Asking hard questions is one way to get at it, and that’s uncomfortable for people. But you could start with something as simple as talking to the women working for you about what they’re looking for and what they see around them – you might be surprised what you find out.
Why do you think more women should pursue a career in engineering? And then, from an engineering firm perspective, what are the benefits of encouraging more women into senior leadership?
I’d like to see more women in engineering just because I think that a blend of genders leads to more of what we want across our businesses. We know that it leads to greater adaptability of teams, so a greater gender balance is going to lead to a greater propensity for collaboration, especially in the face of challenge.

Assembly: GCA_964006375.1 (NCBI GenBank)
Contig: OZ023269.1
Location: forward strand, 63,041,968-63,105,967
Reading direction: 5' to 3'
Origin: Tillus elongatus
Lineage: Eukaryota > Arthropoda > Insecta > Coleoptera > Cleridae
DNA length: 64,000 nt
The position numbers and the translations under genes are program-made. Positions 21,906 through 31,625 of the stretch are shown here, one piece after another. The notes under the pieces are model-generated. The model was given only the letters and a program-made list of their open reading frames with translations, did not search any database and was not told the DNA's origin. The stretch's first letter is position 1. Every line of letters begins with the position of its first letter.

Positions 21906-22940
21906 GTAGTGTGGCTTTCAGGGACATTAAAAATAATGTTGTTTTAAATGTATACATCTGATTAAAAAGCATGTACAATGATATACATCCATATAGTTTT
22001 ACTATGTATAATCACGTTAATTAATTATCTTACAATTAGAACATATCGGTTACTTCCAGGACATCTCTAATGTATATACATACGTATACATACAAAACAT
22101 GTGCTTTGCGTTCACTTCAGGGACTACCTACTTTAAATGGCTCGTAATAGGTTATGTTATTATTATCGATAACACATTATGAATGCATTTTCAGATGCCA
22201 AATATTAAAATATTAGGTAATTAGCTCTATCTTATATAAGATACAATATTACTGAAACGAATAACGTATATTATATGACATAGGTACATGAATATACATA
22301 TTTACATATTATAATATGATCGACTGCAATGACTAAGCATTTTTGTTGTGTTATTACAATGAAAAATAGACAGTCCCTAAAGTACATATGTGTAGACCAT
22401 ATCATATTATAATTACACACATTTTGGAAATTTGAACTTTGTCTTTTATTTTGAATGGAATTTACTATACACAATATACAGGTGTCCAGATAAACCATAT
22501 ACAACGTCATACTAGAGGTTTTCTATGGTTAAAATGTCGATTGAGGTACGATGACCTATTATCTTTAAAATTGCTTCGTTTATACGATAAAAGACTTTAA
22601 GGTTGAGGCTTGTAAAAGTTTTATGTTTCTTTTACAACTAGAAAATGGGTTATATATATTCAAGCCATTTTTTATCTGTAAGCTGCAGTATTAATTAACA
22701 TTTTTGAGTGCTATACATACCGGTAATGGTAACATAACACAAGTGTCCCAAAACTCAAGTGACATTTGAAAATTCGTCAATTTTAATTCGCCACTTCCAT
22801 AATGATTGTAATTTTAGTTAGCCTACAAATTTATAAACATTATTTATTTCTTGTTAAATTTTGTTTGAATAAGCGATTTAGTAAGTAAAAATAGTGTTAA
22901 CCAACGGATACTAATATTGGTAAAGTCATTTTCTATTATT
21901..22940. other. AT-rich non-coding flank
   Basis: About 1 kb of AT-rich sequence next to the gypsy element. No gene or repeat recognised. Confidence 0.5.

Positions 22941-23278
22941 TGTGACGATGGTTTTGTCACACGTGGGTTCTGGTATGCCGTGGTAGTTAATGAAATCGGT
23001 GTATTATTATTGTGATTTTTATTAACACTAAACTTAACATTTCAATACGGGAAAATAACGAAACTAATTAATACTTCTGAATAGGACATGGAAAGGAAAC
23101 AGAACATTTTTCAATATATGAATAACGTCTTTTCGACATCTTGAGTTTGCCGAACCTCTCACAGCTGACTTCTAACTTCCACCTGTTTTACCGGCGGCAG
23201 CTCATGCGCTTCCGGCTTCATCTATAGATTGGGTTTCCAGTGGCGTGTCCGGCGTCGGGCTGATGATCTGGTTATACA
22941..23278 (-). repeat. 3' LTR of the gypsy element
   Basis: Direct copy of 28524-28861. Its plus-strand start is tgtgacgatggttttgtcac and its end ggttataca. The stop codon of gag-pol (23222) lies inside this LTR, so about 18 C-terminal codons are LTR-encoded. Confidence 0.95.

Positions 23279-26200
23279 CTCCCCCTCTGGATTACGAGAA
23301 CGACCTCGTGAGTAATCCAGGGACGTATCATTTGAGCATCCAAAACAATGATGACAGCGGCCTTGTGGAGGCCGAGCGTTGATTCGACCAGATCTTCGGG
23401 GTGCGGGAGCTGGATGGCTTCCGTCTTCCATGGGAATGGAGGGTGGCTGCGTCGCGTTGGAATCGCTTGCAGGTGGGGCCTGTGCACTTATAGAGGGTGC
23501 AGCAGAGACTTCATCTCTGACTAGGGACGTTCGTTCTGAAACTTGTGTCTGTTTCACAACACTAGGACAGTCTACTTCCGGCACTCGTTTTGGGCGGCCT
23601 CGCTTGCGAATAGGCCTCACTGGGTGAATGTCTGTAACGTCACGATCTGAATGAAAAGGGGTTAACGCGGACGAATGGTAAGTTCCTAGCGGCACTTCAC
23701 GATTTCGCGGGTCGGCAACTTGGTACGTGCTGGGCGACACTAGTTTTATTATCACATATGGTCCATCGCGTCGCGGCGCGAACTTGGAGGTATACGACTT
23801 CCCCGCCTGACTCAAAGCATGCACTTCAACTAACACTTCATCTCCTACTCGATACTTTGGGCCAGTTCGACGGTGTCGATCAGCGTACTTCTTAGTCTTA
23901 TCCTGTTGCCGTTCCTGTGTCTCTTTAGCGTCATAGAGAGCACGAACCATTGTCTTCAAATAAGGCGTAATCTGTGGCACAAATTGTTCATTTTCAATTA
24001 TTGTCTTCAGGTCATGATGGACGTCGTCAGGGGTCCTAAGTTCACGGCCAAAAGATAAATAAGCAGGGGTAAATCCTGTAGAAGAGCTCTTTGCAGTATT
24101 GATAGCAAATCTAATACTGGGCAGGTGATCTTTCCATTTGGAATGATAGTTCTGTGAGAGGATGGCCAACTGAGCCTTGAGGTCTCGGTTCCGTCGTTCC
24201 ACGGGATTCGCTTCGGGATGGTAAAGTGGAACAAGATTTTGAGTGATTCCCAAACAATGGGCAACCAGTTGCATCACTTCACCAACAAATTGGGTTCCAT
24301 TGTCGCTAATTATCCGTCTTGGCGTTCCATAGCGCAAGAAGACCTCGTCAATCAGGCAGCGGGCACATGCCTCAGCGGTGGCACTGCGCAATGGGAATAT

Studies have shown that gender-balanced teams address challenges with more openness, more collaboration, and more creative problem-solving. It leads to higher retention across men and women alike and consistently stronger commercial outcomes. I want to see the industry be more successful. So, I’d like to see more women pursue careers in engineering so that they can feel that success and that balance in an industry which I’m passionate above.
I feel like that’s a little bit selfish, but I also just want to see women make choices to do what they think is fun and cool, and to fit into places. By places, I don’t necessarily mean companies, but fields of work and study where they can thrive and they can be themselves. I would hate to think that women view structural engineering, or engineering in general, as a place that doesn’t suit them because of historical stereotypes. I’d like to see more women join our engineering fields to support our businesses, support our creative progression, and help us make a shift, and also so that they can be happy doing what they want to do. If that’s what they’re aspiring to do, then I’d like to see them go for it.